Mr. Stinchcombe: To ask the Secretary of State for Transport, Local Government and the Regions what plans he has to require all new homes to be built equipped with (a) fire alarms and (b) sprinkler systems. 
Dr. Whitehead: When the fire safety aspects of the Building Regulations in Approved Document B were amended in 1992, provision was included for mains wired, interconnected smoke alarms to be provided in all new dwellings, resulting in new homes being provided with smoke alarms since 1992.
Although there are currently no plans to revise the Building Regulations to include provisions for domestic sprinkler systems, we are keeping this under review in the light of emerging standards, and improvements in sprinkler technology. We have recently let two research contracts to look at the whole issue of residential and domestic sprinklers, including an assessment of their actual effectiveness and the undertaking of a Regulatory Impact Assessment to consider their costs and benefits. The results and conclusions of this work should be available around the end of 2003.
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We will need to await the findings of the research work referred to above, before we are in a position to consider more fully if the provision of residential sprinklers should be a requirement of the Building Regulations.
Ms Keeble: There is no intention currently to require all new homes to be built as homes for life in the sense of 'Lifetime Homes', as promoted by the Joseph Rowntree Foundation. The need for more accessible homes is met by the general provisions of Building Regulations plus an assessment of specific local needs by each local authority.
Since October 1999, Building Regulations have required key provisions to be made in all new homes which will enable disabled people to visit family and friends in their homes and enable occupants to cope better with reducing mobility and to 'stay-put' longer in their own homes. These provisions do not necessarily facilitate fully independent living for all disabled people as individual needs will vary considerably from case to case.
In addition to the general provisions of Building Regulations, local authorities are required to collect information on their existing housing stock (both public and private sector) to inform their housing investment programme. Local house condition surveys are the best way of achieving this and the Department publishes good practice guidance 'Collecting, Managing and Using Housing Stock Information' DTLR 2000 to assist local authorities in undertaking such surveys. The content of surveys varies from survey to survey, depending upon the requirements for which it is being commissioned. Where information in relation to wheelchair access is required this can be specified as one of the aims of the survey.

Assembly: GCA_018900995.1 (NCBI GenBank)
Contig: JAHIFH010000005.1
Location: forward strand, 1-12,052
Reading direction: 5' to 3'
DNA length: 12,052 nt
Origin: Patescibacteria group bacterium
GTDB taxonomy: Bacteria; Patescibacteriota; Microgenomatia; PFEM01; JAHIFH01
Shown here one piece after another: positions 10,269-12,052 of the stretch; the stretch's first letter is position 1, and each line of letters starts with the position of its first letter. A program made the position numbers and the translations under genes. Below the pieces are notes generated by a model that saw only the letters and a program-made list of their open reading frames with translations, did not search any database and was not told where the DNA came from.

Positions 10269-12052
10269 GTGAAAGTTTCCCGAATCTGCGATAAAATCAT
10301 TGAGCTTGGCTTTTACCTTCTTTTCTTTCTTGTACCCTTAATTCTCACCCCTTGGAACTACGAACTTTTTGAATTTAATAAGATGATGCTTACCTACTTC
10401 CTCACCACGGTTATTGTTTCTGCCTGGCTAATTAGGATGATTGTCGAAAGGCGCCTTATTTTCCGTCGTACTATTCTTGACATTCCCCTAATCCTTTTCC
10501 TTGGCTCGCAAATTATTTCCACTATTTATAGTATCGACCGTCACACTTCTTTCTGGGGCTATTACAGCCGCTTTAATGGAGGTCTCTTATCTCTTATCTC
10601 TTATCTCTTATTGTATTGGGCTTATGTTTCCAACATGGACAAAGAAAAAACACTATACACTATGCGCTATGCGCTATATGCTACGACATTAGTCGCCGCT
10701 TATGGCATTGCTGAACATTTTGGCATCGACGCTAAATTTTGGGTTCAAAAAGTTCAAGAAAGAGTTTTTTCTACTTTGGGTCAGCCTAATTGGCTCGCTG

Planning policy guidance for housing (PPG3) requires local planning authorities to plan to meet the housing requirements of the whole community, including those in need of special needs housing. PPG3 stresses that a community's need for a mix of housing types is a material planning consideration which should be taken into account in formulating development plan policies and in deciding planning applications involving housing. The Department supports this through good practice guidance. "Better Places to Live", published in conjunction with the Commission for Architecture and the Built Environment, highlights the advantages of homes designed to adapt to the changing requirements of residents, particularly in terms of providing for reduced personal mobility.
The Housing Corporation's Scheme Development Standards for all new build homes funded with Social Housing Grant already adopt the 'Lifetime Homes' criteria for both the external and internal environment in respect of user groups and visitors with limited mobility.
Mr. Stinchcombe: To ask the Secretary of State for Transport, Local Government and the Regions what proportion of housing development has been undertaken on brownfield land since the Government adopted the 60 per cent. target.